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|Title:||Neuraxial Anesthesia in the Geriatric Patient||Authors:||Sivevski, Atanas
|Issue Date:||2018||Publisher:||Frontiers Media SA||Journal:||Frontiers in medicine||Abstract:||Neuraxial anesthesia is recommended as a well-accepted option to minimize the perioperative side effects in the geriatric patients. The available data from the current researches have shifted the focus from the conventional approach to spinal anesthesia to the concept of low dose local anesthetic combined with opioids. What remains clear from all these studies is that hemodynamic stability is much better in patients who received low-doses of intrathecal bupivacaine in combination with opioids, which is possibly result of a potent synergistic nociceptive analgesic effect and their minimal potential effects on sympathetic pathways thus minimizing spinal hypotension. Spinal anesthesia with 5-10 mg of 0.5% heavy bupivacaine, fentanyl 20 mcg and 100 mcg of long-acting morphine added to the perioperative plan decreased the incidence of spinal hypotension and improved perioperative outcomes in the geriatric patients undergoing (low segment) surgical procedures. These findings may be of interest in the gynecologic geriatric surgery also in which area there are very few studies concerning the use of low-dose concept.||URI:||http://hdl.handle.net/20.500.12188/21485||ISSN:||2296-858X||DOI:||10.3389/fmed.2018.00254|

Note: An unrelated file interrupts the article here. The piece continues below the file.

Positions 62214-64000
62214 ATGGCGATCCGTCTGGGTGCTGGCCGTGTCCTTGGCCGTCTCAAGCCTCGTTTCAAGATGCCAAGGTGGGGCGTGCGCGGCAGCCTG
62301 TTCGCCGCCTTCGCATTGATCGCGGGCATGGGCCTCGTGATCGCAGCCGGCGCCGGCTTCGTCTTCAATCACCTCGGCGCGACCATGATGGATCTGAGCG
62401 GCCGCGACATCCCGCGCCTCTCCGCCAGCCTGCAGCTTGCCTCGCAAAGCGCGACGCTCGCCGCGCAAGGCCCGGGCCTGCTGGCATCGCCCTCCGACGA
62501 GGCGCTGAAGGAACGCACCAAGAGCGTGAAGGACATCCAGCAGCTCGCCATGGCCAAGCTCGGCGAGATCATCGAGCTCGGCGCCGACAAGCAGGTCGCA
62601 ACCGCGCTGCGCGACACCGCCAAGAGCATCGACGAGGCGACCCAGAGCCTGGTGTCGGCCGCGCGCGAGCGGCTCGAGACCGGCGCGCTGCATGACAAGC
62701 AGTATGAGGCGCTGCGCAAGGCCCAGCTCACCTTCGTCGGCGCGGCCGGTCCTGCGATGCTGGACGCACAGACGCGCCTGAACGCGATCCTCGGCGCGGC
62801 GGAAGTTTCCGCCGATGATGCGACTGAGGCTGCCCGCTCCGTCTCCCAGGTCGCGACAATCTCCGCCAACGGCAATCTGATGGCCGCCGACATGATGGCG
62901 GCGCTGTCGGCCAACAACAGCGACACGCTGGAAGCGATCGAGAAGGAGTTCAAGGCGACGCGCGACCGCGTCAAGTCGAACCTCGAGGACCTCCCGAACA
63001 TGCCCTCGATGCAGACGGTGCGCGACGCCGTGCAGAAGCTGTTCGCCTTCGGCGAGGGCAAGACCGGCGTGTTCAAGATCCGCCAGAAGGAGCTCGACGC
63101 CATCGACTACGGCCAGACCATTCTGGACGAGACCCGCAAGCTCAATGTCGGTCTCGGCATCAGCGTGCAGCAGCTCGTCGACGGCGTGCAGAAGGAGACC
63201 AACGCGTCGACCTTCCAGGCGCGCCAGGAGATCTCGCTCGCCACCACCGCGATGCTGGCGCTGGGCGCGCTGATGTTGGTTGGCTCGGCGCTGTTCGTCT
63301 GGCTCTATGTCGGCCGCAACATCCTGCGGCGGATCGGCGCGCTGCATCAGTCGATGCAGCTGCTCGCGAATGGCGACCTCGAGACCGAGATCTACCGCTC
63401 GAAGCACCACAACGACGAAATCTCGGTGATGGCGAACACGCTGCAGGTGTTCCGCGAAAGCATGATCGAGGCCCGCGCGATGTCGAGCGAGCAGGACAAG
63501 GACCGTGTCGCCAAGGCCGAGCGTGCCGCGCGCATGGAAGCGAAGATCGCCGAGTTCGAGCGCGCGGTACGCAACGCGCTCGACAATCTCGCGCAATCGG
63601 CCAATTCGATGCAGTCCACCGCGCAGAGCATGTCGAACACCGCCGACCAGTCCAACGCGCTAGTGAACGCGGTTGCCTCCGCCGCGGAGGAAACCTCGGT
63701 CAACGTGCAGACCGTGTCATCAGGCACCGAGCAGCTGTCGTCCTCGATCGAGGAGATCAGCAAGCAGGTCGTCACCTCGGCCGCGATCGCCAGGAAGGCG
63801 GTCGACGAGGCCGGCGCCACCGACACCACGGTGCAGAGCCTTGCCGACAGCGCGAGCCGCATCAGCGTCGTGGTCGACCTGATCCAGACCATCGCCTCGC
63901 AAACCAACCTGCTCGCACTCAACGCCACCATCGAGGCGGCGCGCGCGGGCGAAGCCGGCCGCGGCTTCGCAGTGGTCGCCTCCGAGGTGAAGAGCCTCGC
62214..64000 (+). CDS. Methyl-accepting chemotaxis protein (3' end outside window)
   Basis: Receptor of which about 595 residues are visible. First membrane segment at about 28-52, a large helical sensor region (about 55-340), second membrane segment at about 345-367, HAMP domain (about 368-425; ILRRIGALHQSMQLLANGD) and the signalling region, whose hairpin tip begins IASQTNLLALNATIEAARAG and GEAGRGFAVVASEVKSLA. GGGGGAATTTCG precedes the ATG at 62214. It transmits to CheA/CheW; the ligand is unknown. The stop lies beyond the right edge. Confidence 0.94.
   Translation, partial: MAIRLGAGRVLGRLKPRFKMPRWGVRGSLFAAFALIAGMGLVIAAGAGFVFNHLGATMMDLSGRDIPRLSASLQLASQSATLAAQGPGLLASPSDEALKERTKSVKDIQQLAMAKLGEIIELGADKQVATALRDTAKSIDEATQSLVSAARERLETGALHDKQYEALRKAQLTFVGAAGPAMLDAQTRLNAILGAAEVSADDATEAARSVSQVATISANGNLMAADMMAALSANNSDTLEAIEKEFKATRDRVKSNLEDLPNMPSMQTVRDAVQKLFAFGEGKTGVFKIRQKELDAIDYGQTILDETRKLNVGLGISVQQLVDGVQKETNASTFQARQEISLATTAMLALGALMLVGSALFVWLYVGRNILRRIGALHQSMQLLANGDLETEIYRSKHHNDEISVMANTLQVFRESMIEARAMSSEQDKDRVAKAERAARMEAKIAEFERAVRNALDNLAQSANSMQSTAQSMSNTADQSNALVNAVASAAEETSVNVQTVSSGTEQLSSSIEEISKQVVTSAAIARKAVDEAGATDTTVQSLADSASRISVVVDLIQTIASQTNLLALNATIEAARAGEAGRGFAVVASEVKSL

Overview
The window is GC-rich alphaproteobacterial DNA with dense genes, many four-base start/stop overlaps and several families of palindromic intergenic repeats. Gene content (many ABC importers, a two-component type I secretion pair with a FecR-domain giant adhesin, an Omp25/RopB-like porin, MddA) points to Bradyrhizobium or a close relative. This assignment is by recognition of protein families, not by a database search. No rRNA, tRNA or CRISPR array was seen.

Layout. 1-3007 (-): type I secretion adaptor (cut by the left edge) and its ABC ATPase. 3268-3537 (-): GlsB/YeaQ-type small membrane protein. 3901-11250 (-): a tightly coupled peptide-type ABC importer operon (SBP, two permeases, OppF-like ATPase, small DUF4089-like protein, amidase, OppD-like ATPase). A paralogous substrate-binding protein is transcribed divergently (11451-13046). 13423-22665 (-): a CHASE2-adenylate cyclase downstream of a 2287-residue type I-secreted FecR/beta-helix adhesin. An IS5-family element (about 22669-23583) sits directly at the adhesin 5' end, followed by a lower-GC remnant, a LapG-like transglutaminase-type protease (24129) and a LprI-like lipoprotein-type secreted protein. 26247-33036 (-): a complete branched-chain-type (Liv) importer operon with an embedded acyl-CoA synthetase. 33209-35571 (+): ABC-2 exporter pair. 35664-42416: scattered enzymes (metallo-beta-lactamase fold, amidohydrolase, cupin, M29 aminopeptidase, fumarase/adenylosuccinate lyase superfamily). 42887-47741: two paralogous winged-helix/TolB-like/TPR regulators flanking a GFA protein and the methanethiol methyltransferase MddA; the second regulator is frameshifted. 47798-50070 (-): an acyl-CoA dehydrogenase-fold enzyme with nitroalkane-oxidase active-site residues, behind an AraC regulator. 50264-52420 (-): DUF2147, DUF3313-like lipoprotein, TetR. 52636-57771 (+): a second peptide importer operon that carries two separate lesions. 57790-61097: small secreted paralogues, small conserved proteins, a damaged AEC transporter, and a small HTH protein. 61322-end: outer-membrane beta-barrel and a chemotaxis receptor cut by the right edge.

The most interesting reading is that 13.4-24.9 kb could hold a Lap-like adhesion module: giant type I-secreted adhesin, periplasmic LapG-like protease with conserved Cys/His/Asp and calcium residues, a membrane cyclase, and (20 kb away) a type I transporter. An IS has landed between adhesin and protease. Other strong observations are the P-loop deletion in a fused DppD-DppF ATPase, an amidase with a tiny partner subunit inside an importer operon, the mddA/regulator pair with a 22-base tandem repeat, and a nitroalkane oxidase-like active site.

|Appears in Collections:||Faculty of Medicine: Journal Articles|
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